Tuesday, November 16, 2010

Freedom, and meth

This is your brain on Sudafed
When I'm sick, I have a terrible obsession with Sudafed. It's like some sort of somehow-I-can-actually-breathe-and-function-on-a-normal-level miracle drug.

In yesterday's New York Times was an op-ed discussing the restriction of drugs with pseudoephedrine, which is one of the main ingredients of methamphetamine. After years of being available over the counter, then low levels of restriction implemented requiring purchasers to show an ID, the author believes Sudafed and other such drugs should only be available with a prescription.

Certainly he's right in saying that requiring prescriptions would cut down on meth creation. But it may be enlightening to examine the costs and benefits to society and to individuals.

Let's start with the costs of requiring a prescription, which intuitively lies with those of us who use these drugs for, you know, our noses. Economists would try to assess the new costs with a survey asking, in one way or another, how much it's worth to you to have Sudafed available without a prescription. For me, it's the cost of my time to go to the doctor, the cost of seeing that doctor every time I get a cold (my copay, if I've got insurance), then the cost of my time to wait for the prescription to be filled, etc. Now add those up for every user of Sudafed, and we have some general understanding of the costs to individuals who use the drug. (I over-dramatically refer to this part as "freedom" because it represents my ability to pursue something that I want without external interference.)

We also have to examine the costs to insurance companies for paying for my doctor's visit, the opportunity cost of a doctor (or nurse practitioner, or whoever) who has something significantly better to do than waste time writing me a prescription for the sniffles. And add to that the opportunity cost of time for a pharmacist or technician to fill a bottle with Sudafed.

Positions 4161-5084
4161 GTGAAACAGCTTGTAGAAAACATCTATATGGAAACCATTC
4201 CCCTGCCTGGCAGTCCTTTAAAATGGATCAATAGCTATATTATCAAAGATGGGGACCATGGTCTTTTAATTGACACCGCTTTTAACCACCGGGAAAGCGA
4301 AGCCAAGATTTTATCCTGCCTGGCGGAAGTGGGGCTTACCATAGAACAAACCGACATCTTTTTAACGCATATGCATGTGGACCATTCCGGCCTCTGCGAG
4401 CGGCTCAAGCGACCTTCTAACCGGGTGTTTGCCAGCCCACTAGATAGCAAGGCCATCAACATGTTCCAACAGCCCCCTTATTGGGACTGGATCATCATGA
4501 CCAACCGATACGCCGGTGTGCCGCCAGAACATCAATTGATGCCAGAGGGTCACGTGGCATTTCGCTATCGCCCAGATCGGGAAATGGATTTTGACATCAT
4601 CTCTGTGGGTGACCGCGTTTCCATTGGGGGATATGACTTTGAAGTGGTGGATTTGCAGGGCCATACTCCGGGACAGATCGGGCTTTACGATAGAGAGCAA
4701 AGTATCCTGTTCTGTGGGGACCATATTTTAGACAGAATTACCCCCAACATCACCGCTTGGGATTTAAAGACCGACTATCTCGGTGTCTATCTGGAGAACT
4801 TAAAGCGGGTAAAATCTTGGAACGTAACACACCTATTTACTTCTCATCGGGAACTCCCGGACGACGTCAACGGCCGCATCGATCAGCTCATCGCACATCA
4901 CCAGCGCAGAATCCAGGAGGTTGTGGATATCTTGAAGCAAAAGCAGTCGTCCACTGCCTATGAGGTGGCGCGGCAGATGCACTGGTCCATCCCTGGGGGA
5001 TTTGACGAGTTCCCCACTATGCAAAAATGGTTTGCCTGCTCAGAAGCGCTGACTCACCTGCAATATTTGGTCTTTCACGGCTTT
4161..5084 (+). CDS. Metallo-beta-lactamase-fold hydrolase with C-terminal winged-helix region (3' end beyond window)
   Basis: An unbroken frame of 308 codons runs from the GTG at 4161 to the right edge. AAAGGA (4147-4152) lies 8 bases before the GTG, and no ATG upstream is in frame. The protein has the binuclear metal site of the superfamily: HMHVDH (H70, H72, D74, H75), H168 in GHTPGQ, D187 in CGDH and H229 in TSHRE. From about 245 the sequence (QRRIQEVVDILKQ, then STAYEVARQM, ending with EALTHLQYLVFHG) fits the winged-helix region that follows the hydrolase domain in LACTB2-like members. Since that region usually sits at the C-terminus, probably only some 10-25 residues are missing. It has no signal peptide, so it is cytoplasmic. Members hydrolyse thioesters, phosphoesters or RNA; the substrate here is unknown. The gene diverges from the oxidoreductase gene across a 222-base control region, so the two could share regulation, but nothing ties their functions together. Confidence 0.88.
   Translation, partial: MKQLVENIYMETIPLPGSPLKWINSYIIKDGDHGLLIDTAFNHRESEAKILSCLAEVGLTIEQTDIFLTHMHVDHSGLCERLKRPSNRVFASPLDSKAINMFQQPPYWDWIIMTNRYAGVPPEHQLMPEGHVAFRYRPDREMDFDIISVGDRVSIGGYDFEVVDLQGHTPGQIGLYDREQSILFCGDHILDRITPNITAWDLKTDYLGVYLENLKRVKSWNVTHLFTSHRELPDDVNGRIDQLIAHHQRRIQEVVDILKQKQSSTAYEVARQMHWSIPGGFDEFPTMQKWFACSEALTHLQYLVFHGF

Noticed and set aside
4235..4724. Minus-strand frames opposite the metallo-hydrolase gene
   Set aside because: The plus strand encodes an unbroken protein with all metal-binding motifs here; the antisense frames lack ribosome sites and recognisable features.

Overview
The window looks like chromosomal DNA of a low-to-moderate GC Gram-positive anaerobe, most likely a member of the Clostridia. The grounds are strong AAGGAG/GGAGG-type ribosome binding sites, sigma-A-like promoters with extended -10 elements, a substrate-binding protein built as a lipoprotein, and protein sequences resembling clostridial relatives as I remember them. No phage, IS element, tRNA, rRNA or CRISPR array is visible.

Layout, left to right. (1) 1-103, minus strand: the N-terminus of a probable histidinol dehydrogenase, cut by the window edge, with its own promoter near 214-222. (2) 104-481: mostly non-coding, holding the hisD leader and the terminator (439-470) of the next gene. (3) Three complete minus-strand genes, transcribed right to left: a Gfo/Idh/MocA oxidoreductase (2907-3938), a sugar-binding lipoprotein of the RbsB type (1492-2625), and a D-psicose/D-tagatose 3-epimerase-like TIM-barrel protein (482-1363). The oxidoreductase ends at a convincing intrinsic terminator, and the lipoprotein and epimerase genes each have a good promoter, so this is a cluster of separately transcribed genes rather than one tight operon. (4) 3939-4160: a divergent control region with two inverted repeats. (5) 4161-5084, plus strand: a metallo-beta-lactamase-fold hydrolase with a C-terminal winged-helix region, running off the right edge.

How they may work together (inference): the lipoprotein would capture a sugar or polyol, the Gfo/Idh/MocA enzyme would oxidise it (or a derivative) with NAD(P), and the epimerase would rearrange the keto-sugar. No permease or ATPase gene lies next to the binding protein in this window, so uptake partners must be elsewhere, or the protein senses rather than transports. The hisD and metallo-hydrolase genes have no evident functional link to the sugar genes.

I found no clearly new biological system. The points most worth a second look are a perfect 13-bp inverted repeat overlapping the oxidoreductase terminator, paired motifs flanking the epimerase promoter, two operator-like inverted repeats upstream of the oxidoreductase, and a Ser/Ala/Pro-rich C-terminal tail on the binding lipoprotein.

Now, if Sudafed is that hard for me to get, I'm also less likely to get it as often. So another cost of that regulation is the lost revenues to the makers of the drug, which will be much less widely used when it's more costly (even in terms of just time) to get. And distributors like CVS will see decreased revenues from selling the drug. Add that to total costs.

Some benefits are easy to point out just from our costs. Doctors have a few more visits (though not as many visits as there are people buying Sudafed now, since we will not buy it as often), and they get paid for that. Pharmacists are required to fill more bottles, and they get paid for that as well.

The big benefit, according to the article, is that meth will be much harder to make and therefore less widely used. This benefit could be pretty huge, considering that meth is one of the most harmful drugs out there (after heroine, crack and alcohol). But we have to assume that a percentage of people who use meth in the first place will steer their abuse to some other drugs that may be more or less harmful, so we must discount those benefits based on those decisions. The benefits include health care costs, increased wages from not doing meth all the time, property damages due to hotel room explosions, and some other hard-to-measure, easy-to-exaggerate effects.

Conclusion, and proposal
With almost any restriction policy, there are winners and there are losers. Often, the losers are those in society who benefit from the proper, unrestricted use of medication/alcohol/tobacco(/christmas ornaments?). The trick is figuring out whether the freedom to use them outweighs the potential benefits of the restriction.

Could we find a less restrictive way to keep meth manufacturers from getting the drug that would allow legitimate users full access?

What if we put a big tax on the drug, then offered a rebate from the tax pool that required identification in one source? This way, the costs to me are only marginally bigger (because I have to take the time to send in for the tax), but the cost to meth manufacturers are much higher, since they wouldn't be able to get the rebate; we would also avoid the "smurfing" problem that the NYT author points to as a loophole in the current system. Certainly it's imperfect, but it does at least have the added benefit of allowing sick people to use a drug for legitimate purposes.